These are not only romantic sentiments as found in the poem Remember by Christina Risotti and in Sonnet 43 by Elizabeth Barrett Browning, but actually the passion of a mother in A Mother In A Refugee Camp by Chinua Achebe, the admiration of a daughter Poem at Thirty-Nine by Alice Walker, and even the zeal of a woman speaking of herself as simply a woman as found in the poem Still I Rise by Maya Angelou. In order to show the contrast in the approach to emotions in the use of poetry of the male and female species I will explore Sonnet 130 by William Shakespeare . This is so I can have a solid argument on the theme I have chosen; the emotions of a woman.

To begin with I would like to express my views on Remember by Christina Rossetti. This poem is spun by the hands of a woman in love. At this time in her life, Rossetti learned she was dying and therefore, it is believed by many critics, this is the reason for this heartfelt declare of her love for the one man who she could not have. Rossetti has made clear her undying love as well as her impending death clear to the reader, from the very first line. She expresses her wishes as though in a love letter to the beloved and through this we see that her love has been immortalized by the exploit of poetry. This love and desire of hers can be seen when Rossetti asks her lover, in the first line, to ‘remember’ her when she has gone ‘far away’. Her farewell note comes in the last line when she asks her love to not ‘be sad’ when he remembers her. This shows that her love runs deep enough that she prefers to not be remembered rather than have the love of her life to be distressed in any way. This true love is also seen in Browning’s Sonnet 43.
Sonnets, particularly, are categorized as declarations of love in the form of poetry. Sonnets are an old and popular form of poetry. One usually links sonnets to William Shakespeare; who wrote over 150 sonnets. Sonnet 43 is a statement of Browning’s love as she compares it to the most basic human needs; – the sun, thus emphasizing her strong, deep love. Through personification of the words Being and Grace, Browning expresses her passion for this person in her life and this affects the reader as these are complex characteristics found in humans, yet are thought to be simple and not given much attention to. When Browning devotedly proclaims that she ‘shall love thee better after death’ she, consequently, proves her love to hold such ‘depth’ that even after death she will not only love her man, but love him ‘better’.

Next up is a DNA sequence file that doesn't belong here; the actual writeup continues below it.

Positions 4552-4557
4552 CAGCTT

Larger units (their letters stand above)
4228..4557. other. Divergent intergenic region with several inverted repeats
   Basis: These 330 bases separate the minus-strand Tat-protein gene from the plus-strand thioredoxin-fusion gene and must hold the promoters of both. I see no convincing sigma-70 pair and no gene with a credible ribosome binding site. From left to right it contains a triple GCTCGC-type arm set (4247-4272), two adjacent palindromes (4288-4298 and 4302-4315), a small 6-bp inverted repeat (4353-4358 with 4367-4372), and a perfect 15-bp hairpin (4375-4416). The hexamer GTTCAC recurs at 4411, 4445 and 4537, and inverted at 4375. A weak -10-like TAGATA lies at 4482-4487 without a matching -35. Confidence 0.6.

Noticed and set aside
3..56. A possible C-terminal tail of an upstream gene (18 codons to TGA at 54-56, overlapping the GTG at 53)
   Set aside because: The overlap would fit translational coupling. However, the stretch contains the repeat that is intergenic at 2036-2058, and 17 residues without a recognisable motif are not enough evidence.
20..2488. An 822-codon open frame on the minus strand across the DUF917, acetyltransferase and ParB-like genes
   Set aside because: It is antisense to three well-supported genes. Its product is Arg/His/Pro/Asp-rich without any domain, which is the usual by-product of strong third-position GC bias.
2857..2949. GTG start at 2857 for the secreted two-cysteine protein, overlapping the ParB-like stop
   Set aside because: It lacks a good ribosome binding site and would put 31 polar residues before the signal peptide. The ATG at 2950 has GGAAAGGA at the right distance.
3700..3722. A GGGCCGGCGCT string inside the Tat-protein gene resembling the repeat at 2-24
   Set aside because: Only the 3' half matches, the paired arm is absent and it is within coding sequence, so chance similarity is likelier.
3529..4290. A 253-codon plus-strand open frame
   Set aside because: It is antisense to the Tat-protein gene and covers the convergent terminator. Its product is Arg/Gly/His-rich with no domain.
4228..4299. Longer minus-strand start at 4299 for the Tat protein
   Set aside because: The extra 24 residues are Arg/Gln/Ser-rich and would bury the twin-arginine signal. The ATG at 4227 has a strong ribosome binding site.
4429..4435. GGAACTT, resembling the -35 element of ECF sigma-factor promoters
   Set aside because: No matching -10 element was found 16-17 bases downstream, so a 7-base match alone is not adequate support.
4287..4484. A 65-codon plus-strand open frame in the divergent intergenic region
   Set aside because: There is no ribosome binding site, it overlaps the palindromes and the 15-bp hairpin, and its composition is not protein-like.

Nonetheless, sonnets are not always written as a proclamation of love, as in the case of Sonnet 130. It is a popular belief in the literary world that William Shakespeare wrote poems about a beautiful damsel, who he loved; many have asked to whom they are dedicated to, due to the compassion portrayed in his poetry. However, this certain sonnet ‘breaks tradition’. The style and language of the poem is the same yet the meaning behind the carefully chosen words of each stanza hold a diverse meaning once looked at closely. To use an example, ‘roses damasked, red and white, but no such see I in her cheeks’, to compare the unusual comparisons to Shakespeare’s other work. The roses are possibly an allusion to the rose known as the York and Lancaster rose. Reference to this rose was made in The Taming of the Shrew where Shakespeare declares, ‘Such war of white and red within her cheeks’. This, furthermore, emphasizes the change in Shakespeare’s writing. Sonnet 130 is Shakespeare’s pragmatic tribute to his uncomely mistress, commonly referred to as the dark lady because of her ‘dun’ complexion. In my opinion, this is the first poem in which a man’s true love is portrayed. This statement of mine may be questioned yet it will be agreed that most poems follow the norm and talk about beauty and base their love on this beauty. These words of